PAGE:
The Australian Maritime Safety Authority (AMSA) reminds members and interested parties that from March 1st, 2020, all vessels are prohibited from carrying fuel oil with a sulphur content greater than 0.50% m/m.
As the 1st March deadline for the implementation of the non-compliant fuel carriage ban approaches, shipping law firm Hill Dickinson advises ship operators to start planning now to debunker any remaining high sulphur fuel in good time.
During a visit to Copenhagen in mid-January, IBIA met with several global shipping and bunkering companies who had all started their planning and preparations to be “IMO 2020 ready” at least two years ago, validating a smooth transition to IMO 2020.
Steamship Mutual attempts to examine how compliance to the Global Sulphur Cap is to be determined; what procedures will apply and what will be used to ascertain whether bunkers on board and the operation of the ship are compliant, in relation to vessels without scrubbers or other equivalent means of compliance by reference to the IMO Guidelines available.
Following the IMO’s 2020 sulphur cap implementation in January 1 2020, IMO’s Secretary General Kitack Lim commented that the transition towards the regulation has been smooth, alerting that the next target – carrying non-compliant fuel oil on board ships – is rapidly approaching.
Paris and Tokyo MoUs announced that the awareness among ships’ crews regarding the 2020 sulphur cap proved to be high, so emphasis is now placed on the fuel carriage ban requirements entering into force on 1st March 2020. Both Memoranda agreed that the requirements will be applied without exception.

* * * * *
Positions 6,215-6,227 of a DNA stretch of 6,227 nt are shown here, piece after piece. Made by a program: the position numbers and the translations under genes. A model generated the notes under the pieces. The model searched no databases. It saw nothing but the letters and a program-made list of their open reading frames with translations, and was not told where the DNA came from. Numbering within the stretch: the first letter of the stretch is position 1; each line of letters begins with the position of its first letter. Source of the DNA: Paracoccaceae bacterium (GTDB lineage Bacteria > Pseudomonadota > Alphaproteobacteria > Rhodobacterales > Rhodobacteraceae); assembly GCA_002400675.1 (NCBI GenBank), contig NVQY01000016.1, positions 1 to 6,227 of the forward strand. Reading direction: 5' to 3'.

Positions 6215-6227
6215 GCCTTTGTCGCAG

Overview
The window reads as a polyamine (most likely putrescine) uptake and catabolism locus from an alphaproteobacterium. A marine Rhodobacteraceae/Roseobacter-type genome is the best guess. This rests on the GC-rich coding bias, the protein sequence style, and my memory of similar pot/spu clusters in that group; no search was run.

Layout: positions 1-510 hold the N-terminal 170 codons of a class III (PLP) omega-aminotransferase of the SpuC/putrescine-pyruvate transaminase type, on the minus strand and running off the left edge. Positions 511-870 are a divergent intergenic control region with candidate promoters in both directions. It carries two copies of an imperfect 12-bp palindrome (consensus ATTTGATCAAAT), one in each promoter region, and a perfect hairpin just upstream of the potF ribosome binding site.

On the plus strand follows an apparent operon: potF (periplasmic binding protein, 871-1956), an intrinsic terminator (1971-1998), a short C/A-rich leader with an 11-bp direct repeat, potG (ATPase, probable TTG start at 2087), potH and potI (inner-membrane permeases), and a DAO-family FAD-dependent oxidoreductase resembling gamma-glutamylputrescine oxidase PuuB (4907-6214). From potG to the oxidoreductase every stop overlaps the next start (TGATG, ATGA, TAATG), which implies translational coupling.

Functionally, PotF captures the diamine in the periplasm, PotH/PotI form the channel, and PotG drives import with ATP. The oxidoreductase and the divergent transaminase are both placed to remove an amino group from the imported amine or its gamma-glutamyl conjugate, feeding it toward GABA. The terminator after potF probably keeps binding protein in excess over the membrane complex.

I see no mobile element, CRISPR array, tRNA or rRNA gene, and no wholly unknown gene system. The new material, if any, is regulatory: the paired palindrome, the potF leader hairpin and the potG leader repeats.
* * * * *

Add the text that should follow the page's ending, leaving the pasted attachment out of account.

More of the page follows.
According to the Maritime and Port Authority of Singapore (MPA) 29 out of 45 Singapore’s licensed bunker suppliers, have readily available 0.50% sulphur fuel oil, with all expect two having IMO 2020-compliant marine gasoil (MGO). Although, there are still several reports that some shipowners are struggling to find very low sulphur fuel (VLSFO).
Compliance is a major concern in light of the new regulations concerning pollution from shipping; whatsoever, no central policing agency as well as several countries have not signed up to them yet. Reuters reports that refiners and shipping companies are expected to spend billions of dollars in the following years in order to ensure fuel and engine compliance. Yet, as enforcement of MARPOL Annex VI, set by the UN rests with individual countries and flag states, means that for some routes and regions, compliance may be inconsistent.
The Oil Companies International Marine Forum (OCIMF) published an updated edition of its Offshore Vessel Management and Self Assessment (OVMSA) programme, in a bid to align with current legislation, expectations and emerging risks.
Capt. Yiannis Kapageridis, QA Superintendent, addresses the challenge of engaging and re-engaging seafarers. Namely, engagement can keep a seafarer motivated on the task in hand while also taking good care of themselves as well as those around them and performing their responsibilities efficiently.
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- Maritime Health
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